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Sat Mar 18 16:40:34 EST 1995
Sat Mar 18 16:40:34 EST 1995
On October 2, 1671, Randall Revell applied for headrights on 50 acres of land for bringing John Wootten into Maryland from Virginia. (Md. Ret. Rec. Vol. 16 p. 297). Between then and 1681 I (J. E. Jacobs) have found no record on him, but on July 27, 1681 he purchased from Col. William Colbourne a tract of 300 acres called Vulcan's Vineyard for 10,000 pounds of tobacco. (Som. Deed MA-06 folio 513). This tract was on the north side of Cuttomactico Creek. On November 1, 1681 he purchased from Capt. Henry Smith an additional tract of 300 acres in Nasewattux Neck called Mitten for 9,000 pounds of tobacco. (Som. Deed MA-06 folio 515). In the Coulbourne deed John was described as a sawyer. He kept Vulcan's Vineyard until June 8, 1686 when he sold it to Richard Nickells. Mary, his wife, joined in this deed. He sold for 9,500 pounds of tobacco losing 500 pounds in the deal. He and Mary sold Mitten on Sept. 12, 1699 to Thomas Pool (Som. Deed L#2, folio 521). This deed was erroneously indexed under Outten. Since the two tracts were well separated it is possible that their son Richard lived on Vulcan's Vineyard.
Children of John WOOTTEN and Mary :
Marriage performed in Somerset by Mr. William Brereton (IKL folio 182). Cullet apparently died before 1695 and Edward then remarried because there is an entry in the Coventry Parish Records of Somerset that a son, John, was born to Edward Wootten and Margaret, his wife, at Manokin on January 5, 1696 (Microfilm Md. Hall of Records). Edward served in the was against the Nanticoke Indians in 1678 and was paid 300 pounds of tobacco for his services (Md. Archives folio -). No deeds to him are recorded but he registered a cattle mark in Somerset on March 22, 1679 and again on December 1, 1683. He could have lived at Vulcan's Vineyard, but if he was living in Manokin in 1696 he was not at Mitten.
Children of Edward WOOTTEN and Cullett SOUTHERN:
Sarah had apparently died before 1763. John Frizzell was possibly a Quaker since in a deed to his son-in-law Edward Wootten he uses the date the 6th day of 9ber, 1702, a term the Quakers used instead of the pagan Latin names for the months (L#2-07 folio 706). This property called Coxes Choice was situate at the head of the Rocawauckin River on the North side of the Southeast branch of said river. This would place it east of Salisbury on what is now Beaver Dam Creek. Mary, younger sister of Sarah Fizzell, was born on October 16, 1690 (IKL 282) and they were married before 1713 when John Fizzell died. On the 3rd day of 9ber, 1720 William Bozman, Sr. executed a bond to convey to Edward Wootten, planter, a tract of land known as Hound's Ditch (Som IK folio 127) containing 500 acres. This tract was on the west side of the main branch of a creek making out of Nanticoke River called Broad Creek about three miles up said branch from Broad Creek Landing. The property was conveyed to him on June 14, 1722 (Som. IK14 folio 225). On March 20, 1726 Edward and Sarah conveyed Coxes Choice to a John Magee (TH16 folio 62). so it is reasonably safe to say Edward moved to the property east of Laurel about 1722 and certainly by 1726 for he and his son John witnessed a will there on February 17, 1726. On April 13, 1763 Edward conveyed to his son John (Wor E folio 511) a negro man Gompy, a bed and furniture, riding saddle and bridle, squirrel gun, the chest that was already at John's house and its contents, his curring knife, still, cross cut saw and the use of his smith's and cooper's tools. By deed of the same date and recorded on the same page, Edwart conveyed to his grandson, Benjamin, all his household goods, stock, and all tools not given to John (Wor. F folio 32), 300 acres of Hound's Ditch and 100 acres called Inclosed which he had patented in --, reserving a life estate in each. On November 3, 1763, John conveyed to his son Benjamin (Wor. F folio 33) the 100 acres of Inclosed and the eastern 150 acres of Hound's Ditch, so it is probable that Edward died about this time as there was no mention of the life estate in the conveyance.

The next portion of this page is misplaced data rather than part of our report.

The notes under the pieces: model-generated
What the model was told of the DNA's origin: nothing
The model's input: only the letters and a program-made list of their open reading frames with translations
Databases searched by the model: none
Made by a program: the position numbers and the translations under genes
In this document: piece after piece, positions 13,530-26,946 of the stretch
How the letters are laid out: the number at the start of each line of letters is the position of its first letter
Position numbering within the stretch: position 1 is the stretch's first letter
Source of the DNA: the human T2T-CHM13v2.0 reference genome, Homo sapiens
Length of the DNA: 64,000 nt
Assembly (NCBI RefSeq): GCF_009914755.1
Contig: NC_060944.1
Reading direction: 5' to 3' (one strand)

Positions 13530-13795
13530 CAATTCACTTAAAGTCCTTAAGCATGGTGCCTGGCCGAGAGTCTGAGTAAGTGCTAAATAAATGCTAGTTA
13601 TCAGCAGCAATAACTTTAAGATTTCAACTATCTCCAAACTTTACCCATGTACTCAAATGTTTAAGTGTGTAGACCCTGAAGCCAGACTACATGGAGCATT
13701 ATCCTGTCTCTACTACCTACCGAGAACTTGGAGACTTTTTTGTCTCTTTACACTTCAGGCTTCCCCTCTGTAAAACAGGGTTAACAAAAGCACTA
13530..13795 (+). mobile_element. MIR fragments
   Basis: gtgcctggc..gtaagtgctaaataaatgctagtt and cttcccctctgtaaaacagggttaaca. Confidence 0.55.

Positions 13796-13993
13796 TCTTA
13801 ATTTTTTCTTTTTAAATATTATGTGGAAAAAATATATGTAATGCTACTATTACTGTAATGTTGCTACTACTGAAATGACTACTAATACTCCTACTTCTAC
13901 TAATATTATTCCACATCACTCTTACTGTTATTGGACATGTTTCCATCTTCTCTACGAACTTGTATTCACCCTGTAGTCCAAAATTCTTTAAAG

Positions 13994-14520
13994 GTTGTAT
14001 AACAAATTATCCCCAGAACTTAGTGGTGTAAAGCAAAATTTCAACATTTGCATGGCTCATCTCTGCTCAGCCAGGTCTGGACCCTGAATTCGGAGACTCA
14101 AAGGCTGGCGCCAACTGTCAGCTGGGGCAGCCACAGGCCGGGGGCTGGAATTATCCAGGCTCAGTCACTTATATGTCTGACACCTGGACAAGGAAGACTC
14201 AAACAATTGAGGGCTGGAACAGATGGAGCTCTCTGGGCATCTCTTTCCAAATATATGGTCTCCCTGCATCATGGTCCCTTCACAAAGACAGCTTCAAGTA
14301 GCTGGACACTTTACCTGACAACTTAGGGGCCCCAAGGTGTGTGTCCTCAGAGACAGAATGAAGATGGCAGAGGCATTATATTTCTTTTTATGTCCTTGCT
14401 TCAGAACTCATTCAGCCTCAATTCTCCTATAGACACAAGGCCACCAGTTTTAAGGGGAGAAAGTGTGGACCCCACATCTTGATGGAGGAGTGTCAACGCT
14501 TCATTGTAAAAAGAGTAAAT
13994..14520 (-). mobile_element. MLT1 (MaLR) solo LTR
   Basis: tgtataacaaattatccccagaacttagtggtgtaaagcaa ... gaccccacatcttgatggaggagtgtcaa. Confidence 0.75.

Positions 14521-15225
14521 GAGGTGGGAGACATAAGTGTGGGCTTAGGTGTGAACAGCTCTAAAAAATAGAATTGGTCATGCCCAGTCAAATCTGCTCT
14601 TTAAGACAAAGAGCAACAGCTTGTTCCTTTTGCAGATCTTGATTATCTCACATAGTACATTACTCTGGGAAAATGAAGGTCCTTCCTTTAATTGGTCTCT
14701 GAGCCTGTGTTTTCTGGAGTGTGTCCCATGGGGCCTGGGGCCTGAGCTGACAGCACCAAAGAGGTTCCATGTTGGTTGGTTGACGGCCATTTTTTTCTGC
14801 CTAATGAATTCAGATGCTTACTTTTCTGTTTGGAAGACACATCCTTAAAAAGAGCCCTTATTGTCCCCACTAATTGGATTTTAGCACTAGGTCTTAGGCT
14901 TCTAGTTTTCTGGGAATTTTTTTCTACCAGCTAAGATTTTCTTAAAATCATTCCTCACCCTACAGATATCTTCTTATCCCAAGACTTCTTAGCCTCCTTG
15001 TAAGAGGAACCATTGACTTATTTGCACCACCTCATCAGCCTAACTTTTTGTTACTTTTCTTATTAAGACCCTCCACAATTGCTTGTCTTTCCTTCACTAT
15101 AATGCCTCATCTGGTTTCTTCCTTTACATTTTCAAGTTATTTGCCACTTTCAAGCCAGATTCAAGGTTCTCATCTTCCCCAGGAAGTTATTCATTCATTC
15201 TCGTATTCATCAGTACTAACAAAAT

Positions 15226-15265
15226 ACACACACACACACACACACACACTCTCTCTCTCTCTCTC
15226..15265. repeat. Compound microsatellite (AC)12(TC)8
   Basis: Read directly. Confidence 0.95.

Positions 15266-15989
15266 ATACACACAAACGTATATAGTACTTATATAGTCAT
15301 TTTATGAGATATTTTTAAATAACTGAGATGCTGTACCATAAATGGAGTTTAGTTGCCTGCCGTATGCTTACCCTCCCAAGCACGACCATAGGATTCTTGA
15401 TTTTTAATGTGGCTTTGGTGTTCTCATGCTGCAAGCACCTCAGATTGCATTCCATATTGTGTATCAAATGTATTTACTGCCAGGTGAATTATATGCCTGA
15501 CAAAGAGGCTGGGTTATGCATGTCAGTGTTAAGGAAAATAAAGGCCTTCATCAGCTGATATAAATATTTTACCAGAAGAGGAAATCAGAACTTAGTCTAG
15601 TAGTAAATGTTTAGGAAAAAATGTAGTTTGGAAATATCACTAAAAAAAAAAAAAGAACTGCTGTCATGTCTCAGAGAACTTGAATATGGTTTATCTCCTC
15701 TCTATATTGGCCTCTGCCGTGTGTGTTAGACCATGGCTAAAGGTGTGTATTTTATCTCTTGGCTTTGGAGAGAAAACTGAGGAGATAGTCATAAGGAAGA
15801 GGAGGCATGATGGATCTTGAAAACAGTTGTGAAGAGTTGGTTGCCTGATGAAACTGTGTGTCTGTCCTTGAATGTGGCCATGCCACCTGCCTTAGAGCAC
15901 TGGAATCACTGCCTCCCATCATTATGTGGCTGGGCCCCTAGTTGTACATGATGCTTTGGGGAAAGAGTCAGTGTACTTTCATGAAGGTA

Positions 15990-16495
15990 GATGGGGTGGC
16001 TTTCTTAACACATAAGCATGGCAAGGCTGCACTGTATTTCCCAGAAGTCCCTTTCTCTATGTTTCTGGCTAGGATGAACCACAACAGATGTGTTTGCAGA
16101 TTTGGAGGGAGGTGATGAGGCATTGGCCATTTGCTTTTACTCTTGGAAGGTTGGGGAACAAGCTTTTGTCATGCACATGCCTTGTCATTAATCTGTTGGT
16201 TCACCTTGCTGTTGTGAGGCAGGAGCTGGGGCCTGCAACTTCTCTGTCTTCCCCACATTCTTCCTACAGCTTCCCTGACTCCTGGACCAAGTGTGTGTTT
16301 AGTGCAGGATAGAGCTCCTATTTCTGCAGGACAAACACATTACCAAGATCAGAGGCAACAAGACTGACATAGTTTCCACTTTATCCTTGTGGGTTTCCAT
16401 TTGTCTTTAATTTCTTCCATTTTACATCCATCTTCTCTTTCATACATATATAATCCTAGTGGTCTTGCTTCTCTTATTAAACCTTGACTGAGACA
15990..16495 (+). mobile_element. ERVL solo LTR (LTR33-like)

Children of Edward WOOTTEN and Sarah FRIZZELL:
He patented a tract of 50 acres called Chance on 10/26/1722 (further indication that they moved north at this time) and conveyed it to his sister Cullett, wife of Thomas Sherman on March 8, 1734 (Som. AZ/8/229). This was on the south side of Broad Creek and the west side of Bald Cypress Creek. He sued Brent Nuttall in Nov. 1730 for rum sold 7/18/19 @ 5 shillings per gallon (Som. Judicials 1730-33/91). On Sept. 2, 1765 he conveyed 50 acres called Wootten's Choice which he had patented to his son Edward (Wor. F folio 425). This land was on the east side of Bald Cypress Branch. On March 18, 1769 he conveyed to his son John Jr. a tract of 141 acres called Ruke's Adventure (Wor. H Folio 12) which he had patented in 1748. This tract was north of Broad Creek in Broad Creek Hundred. On March 23, 1771 he bought from Joshua Hearn a parcel of 35 acres called Folley (Wor. H folio 589). He was appointed guardian for his grandson Jonathan on May 6, 1777 (Sussex O. Ct. A folio 456). He was still living on January 3, 1779 when he acknowledged receipt of Jonathan's share of John Jr.'s estate. In addition to Wootten's Choice he patented 12 acres called Wotten's Swamp and in 1760 256 acres called Sandown. On March 26, 1783 he conveyed 246 acres of Sandown to his son, Isaac (Sussex M12 folio 504), and 148 acres to his son, Elijah (M12folio 505). These conveyances must have been shortly before his death and in contemplation of death.